No Cartoon Hill Too Comical for this Buggy

How many times have you watched a silly cartoon where a stroller or buggie rolls away from a mother, only to be narrowly avoided by an oncoming vehicle? Like a billion, probably. In less wonderful news, this sort of thing does actually happen. And quite often in Australia, according to designer James William Wansey! So he’s made this fantastic little device to stay the cart!

What this little contraption does is sit inside the wheel (or in the bigger scheme of things, it is part of the wheel in a UGO stroller), while its paired controller is held by the parent. If the parent’s controller gets too far away from the stroller, the device pumps the brakes.

The distance? Two meters. Wireless communication between the device and its controller. Brakes powered by the rotation of the wheel, device completely contained within the hub of the wheel.

So that means no more baby buggy races or bank robberies, baby Finster!

Designer: James William Wansey


  • confucius says:

    How about a touch sensitive handle? When its not being touched by the parent it locks the wheels.

    • Lamah says:

      Heck, lawn mowers already do this just fine, with no token to lose. I can’t see any huge advantage with this system except for a lot of extra cost and a losable token.

      Parents will probably just end up clipping the token to the stroller because they can’t be bothered getting it out every time they go for a walk.

    • scottypottypoopy says:

      good idear! yuze a jeenyus!

  • Eric says:

    U-GO? I see that it looks different, but it still sounds like Yugo. I also think it’s funny the system is designed to stop things from going, yet it’s called UGO. Anyway, I like the touch handle bar idea better. If it was a digital touch sensor though, not like a separate bar that you need to hold down (like a lawnmower.) That would be annoying.

  • ZinoDavidoff says:

    I’m beginning to think that product design is the root of all e-Vil.

    There’s really no time that an unattended stroller should be in locomotion. The simplest and most low-tech approach is a handle-grip that must be squeezed to unlock a brake on BOTH rear wheels (to avoid pivoting in place that could lead to a spill off a curb).

    I do NOT want to see digital strollers, or anything else that purports to “solve” with batteries, lasers and IR beams problems that can easily be resolved with conventional mechanical solutions.

    And I have my doubts, even accepting the premise for this Rube Goldberg braking system, that the little device shown would even work. It’d have to have significant braking power to stop a runaway buggy. It requires strong brake pressure against the wheel AND an extremely firm grip on a stationary center hub.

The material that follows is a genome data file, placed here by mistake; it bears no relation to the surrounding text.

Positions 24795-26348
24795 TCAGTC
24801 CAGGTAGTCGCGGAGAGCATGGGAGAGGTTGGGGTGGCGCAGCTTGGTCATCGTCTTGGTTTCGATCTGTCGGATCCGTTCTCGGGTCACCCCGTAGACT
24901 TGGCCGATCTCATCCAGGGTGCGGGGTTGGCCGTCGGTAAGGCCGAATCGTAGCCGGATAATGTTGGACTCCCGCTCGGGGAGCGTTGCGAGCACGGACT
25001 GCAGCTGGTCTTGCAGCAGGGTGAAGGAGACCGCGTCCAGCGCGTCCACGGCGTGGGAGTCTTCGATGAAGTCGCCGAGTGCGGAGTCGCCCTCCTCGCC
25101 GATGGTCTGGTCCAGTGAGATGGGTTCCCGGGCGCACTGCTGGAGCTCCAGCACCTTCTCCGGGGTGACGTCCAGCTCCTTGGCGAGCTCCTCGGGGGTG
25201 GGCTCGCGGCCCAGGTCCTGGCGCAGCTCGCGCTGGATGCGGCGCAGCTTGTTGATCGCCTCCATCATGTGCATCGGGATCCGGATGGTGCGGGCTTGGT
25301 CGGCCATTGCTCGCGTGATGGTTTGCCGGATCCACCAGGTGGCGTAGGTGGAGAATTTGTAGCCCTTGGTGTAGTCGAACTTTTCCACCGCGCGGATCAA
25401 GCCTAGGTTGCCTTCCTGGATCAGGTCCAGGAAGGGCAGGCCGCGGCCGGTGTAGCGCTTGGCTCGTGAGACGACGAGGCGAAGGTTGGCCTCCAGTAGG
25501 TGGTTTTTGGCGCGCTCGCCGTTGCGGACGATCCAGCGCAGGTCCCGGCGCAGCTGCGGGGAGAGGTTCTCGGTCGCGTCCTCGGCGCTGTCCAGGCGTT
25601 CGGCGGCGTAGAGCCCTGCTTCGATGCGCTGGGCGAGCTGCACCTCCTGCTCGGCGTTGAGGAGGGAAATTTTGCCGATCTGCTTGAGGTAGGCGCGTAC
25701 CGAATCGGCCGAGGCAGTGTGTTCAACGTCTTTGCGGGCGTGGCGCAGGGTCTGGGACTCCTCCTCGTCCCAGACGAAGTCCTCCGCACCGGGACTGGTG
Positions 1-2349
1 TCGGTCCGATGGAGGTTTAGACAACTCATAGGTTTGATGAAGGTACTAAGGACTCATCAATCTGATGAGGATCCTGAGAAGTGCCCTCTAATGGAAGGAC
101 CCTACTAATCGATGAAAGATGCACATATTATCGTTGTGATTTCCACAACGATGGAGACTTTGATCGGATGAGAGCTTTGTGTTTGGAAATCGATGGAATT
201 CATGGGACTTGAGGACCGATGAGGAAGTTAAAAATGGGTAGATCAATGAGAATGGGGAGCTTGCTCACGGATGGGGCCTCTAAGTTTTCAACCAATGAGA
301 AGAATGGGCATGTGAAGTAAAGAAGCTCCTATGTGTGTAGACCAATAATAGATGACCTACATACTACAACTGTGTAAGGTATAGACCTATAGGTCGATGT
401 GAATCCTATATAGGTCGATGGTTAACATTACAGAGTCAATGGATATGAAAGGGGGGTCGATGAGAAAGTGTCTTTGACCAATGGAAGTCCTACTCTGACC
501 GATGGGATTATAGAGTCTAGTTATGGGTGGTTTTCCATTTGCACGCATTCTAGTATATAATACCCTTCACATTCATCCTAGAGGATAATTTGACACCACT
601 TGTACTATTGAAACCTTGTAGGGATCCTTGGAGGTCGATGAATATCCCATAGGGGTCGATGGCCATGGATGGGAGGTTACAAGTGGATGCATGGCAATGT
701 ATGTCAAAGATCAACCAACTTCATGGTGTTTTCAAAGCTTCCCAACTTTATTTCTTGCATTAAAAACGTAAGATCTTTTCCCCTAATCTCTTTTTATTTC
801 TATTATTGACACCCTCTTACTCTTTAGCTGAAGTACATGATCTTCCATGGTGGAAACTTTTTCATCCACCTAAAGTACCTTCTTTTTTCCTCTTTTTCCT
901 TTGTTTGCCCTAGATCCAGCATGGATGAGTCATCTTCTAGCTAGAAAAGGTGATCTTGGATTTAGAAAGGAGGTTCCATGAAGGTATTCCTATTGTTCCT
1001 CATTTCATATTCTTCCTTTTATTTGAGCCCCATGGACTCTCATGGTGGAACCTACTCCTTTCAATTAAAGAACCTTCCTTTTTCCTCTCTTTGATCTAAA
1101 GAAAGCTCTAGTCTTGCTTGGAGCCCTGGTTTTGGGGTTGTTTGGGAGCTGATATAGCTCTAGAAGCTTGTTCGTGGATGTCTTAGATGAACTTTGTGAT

And it would cost HOW much? This idea looks like something that would generate more in runaway lawsuits than customer satisfaction.

    • ZinoDavidoff says:

      On the other hand, it did inspire that link to the Bugs Bunny cartoon! So product design isn’t so bad after all.

  • ranjix says:

    even with the device, the mother could sprint like crazy 1m behind the stroller, without catching it (and 1m won’t be enough to action the brakes). Sure, she could stop and hope god the brakes work, but I’d like to see that person that will chose that option.
    Much better ideas in the above comments

    • Sean says:

      Haha yeah, on a steep hill the mother races after the buggy. it brakes, only to start again just as she’s 2m away and almost reached it… Damn.
      And anyway, during all the movies isn’t it the mother AND the buggy crossing the road? Surely a simple wrist strap would be more appropriate to fix a very rare problem…

  • zippyflounder says:

    I guess the “leash” (a strap that loops around the wrist and attaches to the stroller) that has been used on “jogging stroller” for 15 years is too passe’….naw the leash works, the batteries never wear out and can be adjusted for distance. Am I doing a sour grapes, no I am not, but simple effective solutions that address the end users real needs are the ones that win in the market long term.

  • brack says:

    Sean, I almost peed my pants…”the mother races after the buggy. it brakes, only to start again just as she’s 2m away and almost reached it… Damn.”

    What happens if the kid gets ahold of it going downhill? Interesting idea, though, I wouldn’t buy one.

  • Nowwer says:

    A better way of doing this would be to have a bar that you squeeze on the handle, like a lawnmower.

  • BORIS says:

    Could you give me email of the inventor ?

  • Shanon says:

    Hi there,
    We’ve noticed this product concept from the 2009 Australian Design Award-James Dyson Award has caught your interest and we wanted to say thank you for the write up.

  • Emmanuel says:

    I’m doing an engineering project about a re-design of a baby buggy. I have started doing my research and found this site with your comment. The reason for me doing this project idea is due to the braking system on the baby buggies that they need improving and modification to make it safer for both the user and let me just say that was my first reason for choosing this idea. Which is to cover the handles of the baby pram with a conductive material (such as the ones they use on touch screen phones) which will function in a way that when heat is applied on the handles i.e. hands it will open the lock on the wheels allowing it to move but when hands are removed from the handle area the brakes will be applied instantly holding the buggy tight and firm.

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